Baltimore judges will take over the job of appointing private attorneys to represent poor defendants when the public defender's office can't, the city's chief district judge announced yesterday at a meeting of criminal justice officials.
In more than 2,300 city cases last year, the public defender's office hired private counsel because it couldn't represent more than one defendant in a case. But budget cuts have forced State Public Defender Nancy Forster to stop hiring so-called "panel attorneys."
District Administrative Judge Keith Mathews said that the issue of who pays for those private attorneys in district court has yet to be ironed out. Mathews' counterpart in Circuit Court, Judge Marcella A. Holland, said that she will temporarily use the surplus in her city-funded budget to cover the expense.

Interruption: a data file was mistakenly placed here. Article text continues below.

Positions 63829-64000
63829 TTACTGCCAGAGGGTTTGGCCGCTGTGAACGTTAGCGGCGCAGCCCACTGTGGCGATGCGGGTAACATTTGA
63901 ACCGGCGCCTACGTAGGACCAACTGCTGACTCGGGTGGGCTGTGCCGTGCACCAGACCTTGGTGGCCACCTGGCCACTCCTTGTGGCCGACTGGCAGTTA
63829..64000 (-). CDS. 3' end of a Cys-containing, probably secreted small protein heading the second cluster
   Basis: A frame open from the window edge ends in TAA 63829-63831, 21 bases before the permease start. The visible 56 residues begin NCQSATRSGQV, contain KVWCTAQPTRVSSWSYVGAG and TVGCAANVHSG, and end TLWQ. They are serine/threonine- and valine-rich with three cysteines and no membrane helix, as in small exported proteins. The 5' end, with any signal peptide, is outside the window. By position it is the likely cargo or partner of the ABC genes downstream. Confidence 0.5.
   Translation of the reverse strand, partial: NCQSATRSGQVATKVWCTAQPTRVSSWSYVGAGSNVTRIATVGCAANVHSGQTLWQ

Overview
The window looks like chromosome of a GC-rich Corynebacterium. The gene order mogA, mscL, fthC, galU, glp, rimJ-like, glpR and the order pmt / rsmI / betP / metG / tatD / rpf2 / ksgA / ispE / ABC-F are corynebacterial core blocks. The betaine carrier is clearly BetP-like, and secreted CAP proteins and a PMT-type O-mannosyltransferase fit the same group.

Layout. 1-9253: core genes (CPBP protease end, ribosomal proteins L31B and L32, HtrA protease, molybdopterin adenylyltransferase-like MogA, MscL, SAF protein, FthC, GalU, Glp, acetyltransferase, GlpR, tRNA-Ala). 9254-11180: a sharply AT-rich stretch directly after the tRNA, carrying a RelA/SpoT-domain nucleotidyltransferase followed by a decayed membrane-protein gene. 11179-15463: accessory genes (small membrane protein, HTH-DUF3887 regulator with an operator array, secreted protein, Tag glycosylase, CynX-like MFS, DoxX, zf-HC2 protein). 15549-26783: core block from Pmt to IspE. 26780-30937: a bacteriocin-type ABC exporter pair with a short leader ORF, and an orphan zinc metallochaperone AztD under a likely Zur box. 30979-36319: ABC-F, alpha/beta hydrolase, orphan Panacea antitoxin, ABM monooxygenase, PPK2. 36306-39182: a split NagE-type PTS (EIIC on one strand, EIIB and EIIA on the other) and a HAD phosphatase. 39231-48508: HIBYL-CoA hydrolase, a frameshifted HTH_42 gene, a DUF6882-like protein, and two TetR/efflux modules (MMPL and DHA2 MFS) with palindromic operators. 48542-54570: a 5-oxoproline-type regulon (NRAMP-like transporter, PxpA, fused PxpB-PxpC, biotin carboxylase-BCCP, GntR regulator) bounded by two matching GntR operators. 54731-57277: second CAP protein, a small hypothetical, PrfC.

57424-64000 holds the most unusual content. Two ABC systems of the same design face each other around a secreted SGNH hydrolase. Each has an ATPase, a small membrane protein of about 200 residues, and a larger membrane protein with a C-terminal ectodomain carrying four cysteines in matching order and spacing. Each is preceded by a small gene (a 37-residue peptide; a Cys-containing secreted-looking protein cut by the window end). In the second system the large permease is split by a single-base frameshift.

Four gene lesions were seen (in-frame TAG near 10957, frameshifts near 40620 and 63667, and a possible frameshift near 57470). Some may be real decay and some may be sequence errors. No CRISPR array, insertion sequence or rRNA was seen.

Mayor Sheila Dixon, however, remarked that Holland wouldn't have a surplus for long, as state cuts force the city to tighten its budget. Michael Kaminkow, a defense lawyer who sits on the city's Criminal Justice Coordinating Council, said private attorneys should not accept these clients until the State Legislature approves additional funding to cover the cost.
"There are a lot of panel attorneys who depend very heavily on these appointments for their income," Kaminkow said in an interview. "Playing hardball may be detrimental to their interests, but in the long run, it's probably the way to go."